Work underway to revive habitat within Horsham farm

Grass snakes, dragonflies and frogs are set to be among the range of species in a visitor-friendly redeveloped habitat within Chesworth Farm.

Friday, 19th September 2014, 2:00 pm
JPCT 100914 S14382261x Chesworth Farm, Horsham. Tim Thomas of Friends of Chesworth Farm. Wetlands Project, -photo by Steve Cobb SUS-141009-161447001

The ongoing ‘Wetlands Project’ aims to revive the natural habitat of Riverside Field, which runs parallel with the River Arun inside the 90-acre Horsham farm.

The project has been organised by Horsham District Council and Friends of Chesworth Farm.

Council-owned cattle are set to be reintroduced to the targeted fields, along with new pathways, information boards and observation points for visitors to the area.

Tim Thomas, of Friends of Chesworth Farm, said plant and wildlife have already been sighted in the fields.

He said: “We know the area does support things like dragonflies and damselflies - we have seen two species of dragonfly that are a beautiful metallic blue. Both are on the edge of their Sussex range.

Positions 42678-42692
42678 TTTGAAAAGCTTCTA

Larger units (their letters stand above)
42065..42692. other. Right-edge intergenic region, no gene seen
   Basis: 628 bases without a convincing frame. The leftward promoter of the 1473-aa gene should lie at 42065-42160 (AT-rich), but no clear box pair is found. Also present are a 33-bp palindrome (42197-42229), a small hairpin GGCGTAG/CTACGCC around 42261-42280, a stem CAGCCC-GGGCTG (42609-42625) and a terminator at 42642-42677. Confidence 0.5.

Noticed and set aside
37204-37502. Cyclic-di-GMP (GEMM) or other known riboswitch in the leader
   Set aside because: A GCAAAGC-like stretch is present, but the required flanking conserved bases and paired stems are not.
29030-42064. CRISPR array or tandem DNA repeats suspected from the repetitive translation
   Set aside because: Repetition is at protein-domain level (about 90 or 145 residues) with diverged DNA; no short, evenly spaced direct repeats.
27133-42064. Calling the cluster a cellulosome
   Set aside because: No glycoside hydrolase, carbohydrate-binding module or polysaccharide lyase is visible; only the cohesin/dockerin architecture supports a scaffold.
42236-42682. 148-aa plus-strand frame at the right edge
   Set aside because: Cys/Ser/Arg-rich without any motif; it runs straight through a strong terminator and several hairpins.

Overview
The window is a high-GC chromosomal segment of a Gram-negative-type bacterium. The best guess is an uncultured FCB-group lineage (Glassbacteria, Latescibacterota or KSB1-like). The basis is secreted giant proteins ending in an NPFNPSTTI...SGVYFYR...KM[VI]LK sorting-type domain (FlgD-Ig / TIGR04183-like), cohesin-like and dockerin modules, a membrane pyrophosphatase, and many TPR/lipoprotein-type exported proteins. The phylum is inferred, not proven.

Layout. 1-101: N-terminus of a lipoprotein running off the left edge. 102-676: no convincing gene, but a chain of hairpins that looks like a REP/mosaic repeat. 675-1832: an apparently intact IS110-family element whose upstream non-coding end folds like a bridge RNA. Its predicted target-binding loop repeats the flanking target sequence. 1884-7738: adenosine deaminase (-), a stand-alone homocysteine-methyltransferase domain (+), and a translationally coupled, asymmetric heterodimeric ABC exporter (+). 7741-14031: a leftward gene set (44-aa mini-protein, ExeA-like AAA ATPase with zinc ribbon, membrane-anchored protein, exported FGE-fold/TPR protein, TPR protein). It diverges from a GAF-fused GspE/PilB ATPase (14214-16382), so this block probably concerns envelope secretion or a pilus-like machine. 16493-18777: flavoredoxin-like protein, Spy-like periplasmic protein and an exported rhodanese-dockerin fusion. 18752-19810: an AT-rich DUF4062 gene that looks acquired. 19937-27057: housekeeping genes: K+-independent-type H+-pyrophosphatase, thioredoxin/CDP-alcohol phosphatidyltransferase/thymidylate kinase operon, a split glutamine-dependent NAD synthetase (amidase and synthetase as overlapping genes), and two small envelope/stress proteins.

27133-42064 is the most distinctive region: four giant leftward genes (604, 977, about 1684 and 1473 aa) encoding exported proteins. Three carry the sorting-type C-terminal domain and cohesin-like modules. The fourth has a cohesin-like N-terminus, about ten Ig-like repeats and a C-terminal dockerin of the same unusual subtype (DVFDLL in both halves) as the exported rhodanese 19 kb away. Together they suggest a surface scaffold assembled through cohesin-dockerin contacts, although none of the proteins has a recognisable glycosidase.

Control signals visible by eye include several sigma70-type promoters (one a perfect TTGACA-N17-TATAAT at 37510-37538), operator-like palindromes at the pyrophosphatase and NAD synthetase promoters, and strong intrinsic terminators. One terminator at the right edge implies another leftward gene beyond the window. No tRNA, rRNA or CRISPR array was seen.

“Swallows and martins are already dipping into the water to drink.

“The frogs in here are just amazing - there are frogs everywhere only a week after they took the vehicles away.”

Damselflies, mice, grass snakes and a variety of birds including herons could be sighted on the fields.

Many of the species are declining locally or nationally, and some are only common in Sussex.

Ponds and different types of grassland are expected to encourage wildlife - 104 species of plant have been recorded in the fields this year alone.

Funds have been raised through the Heritage Lottery Fund and Arun and Rother Connections Project.

Public access to the site has been an area of focus, with those behind the project hoping to attract families and wildlife enthusiasts to the site.

Tim said: “We are really trying to open up the area for a much wider audience.

“With the information available to the public, I think it will become quite popular.”

Work is expected to be finished at the site later this year.